The first time my mother told me I was patient I nearly lost my mind because I thought she was telling me I was at that moment in the hospital as a patient even though I was in my bedroom. Then months later she and my dad gave my sister a keychain that read Patience in red and gold above the cutest, greenest turtle that you could possibly imagine. I was insanely, lustfully jealous of this keychain. My eyes watered and I asked my parents why I was not given the Patience key chain and said life was not fair and it took forever for them to explain that patience was not the particular virtue I had to work on. Maybe I had to work on the crying or the jealousy or on the phonics skills. They said Molly had to work on her patience. I thought that if I’m so good at patience, then I should be given the keychain as a reward. But that’s not how the pedagogy of parenting works. Parents don’t get it. I’m still waiting for my fucking keychain. But McConaughey’s lecture? He just says patience twice. He says “Patience. Patience.” (“Broadax”)
I’ve been an admirer of the work of Brooklyn poet Amy Lawless ever since picking up a copy of her second poetry collection, My Dead (Octopus Books, 2013) [see my review of such here], a follow-up to her first collection, Noctis Licentia (Black Maze Books, 2008). Her latest, Broadax (Octopus Books, 2017), is a collection that focuses on the prose poem, working as individual pieces grouped together in sequence, as well as through extended suites. I’m fascinated by Lawless’ exploration of the sentence, through both the prose poem and more traditional-looking lyric pieces, and the accumulations, narratives and threads she builds across the length and breadth of Broadax, from dream-sequences, memoir-esque recollections and surreal constructions, with an odd humour that threads throughout. Lawless writes on a variety of subjects, including her relationship with her sister during childhood, a fear of The Incredible Hulk and male rage, and observations on death, lovers and birds. Smart as hell and densely packed, this is easily her strongest work to date, and Lawless’ observations often contain the force of a punch, yet manage to impact without overwhelm. While some of these pieces are as raw as the bone, Lawless writes of rage from an odd distance, recording the details of dark feelings and experiences akin to a journalist embedded with the troops, with one foot on the shore even as the body might be caught up in the ensuing flood. “When the wolf and the deer look at each other,” she writes, opening the first poem titled “The Private Lives of Deer” (composed as multiple poems in sequence sharing the same title), “they both like what they see.”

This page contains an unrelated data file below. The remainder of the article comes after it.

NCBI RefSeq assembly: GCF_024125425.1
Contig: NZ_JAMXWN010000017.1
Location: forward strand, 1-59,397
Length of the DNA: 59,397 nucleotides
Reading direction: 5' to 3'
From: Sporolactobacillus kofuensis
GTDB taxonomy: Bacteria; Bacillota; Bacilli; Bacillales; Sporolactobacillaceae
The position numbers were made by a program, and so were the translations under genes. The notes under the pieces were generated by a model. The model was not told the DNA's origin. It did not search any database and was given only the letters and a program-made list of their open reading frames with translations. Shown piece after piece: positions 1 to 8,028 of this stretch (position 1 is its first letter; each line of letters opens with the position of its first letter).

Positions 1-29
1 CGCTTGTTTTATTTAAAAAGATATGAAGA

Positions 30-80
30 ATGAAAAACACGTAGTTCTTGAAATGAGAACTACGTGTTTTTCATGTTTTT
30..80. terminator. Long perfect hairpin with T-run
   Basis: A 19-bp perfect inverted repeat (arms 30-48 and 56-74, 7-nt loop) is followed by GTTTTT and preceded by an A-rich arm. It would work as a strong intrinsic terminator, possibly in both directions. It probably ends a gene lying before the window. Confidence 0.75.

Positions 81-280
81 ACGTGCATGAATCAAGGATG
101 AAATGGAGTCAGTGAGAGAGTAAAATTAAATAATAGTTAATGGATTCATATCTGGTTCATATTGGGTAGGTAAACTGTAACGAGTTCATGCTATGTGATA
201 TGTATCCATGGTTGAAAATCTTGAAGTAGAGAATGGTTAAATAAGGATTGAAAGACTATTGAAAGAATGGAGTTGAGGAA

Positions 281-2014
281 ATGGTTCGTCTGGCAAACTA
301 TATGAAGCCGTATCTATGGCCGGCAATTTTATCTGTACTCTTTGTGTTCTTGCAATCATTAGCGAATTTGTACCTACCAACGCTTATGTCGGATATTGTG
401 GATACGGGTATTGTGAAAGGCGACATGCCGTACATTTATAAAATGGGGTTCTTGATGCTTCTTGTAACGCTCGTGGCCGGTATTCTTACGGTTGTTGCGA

Sometimes a deer and a wolf combine to form a new being—a being I can’t pretend to have the authority or the tools to name. Deolf? See? That was terrible. Remember when that car was chasing you and trying to run you over? As you tired you turned around almost ready to give up, and you saw that you were driving the car. Talk about a mindfuck. Before falling asleep, put a mirror on the ground so that when you’re on the ceiling you can see yourself during lucid dreaming. There is no need to be afraid. No need at all. A grandiose idea sounds like the bump of a lover falling out of bed in the middle of the night.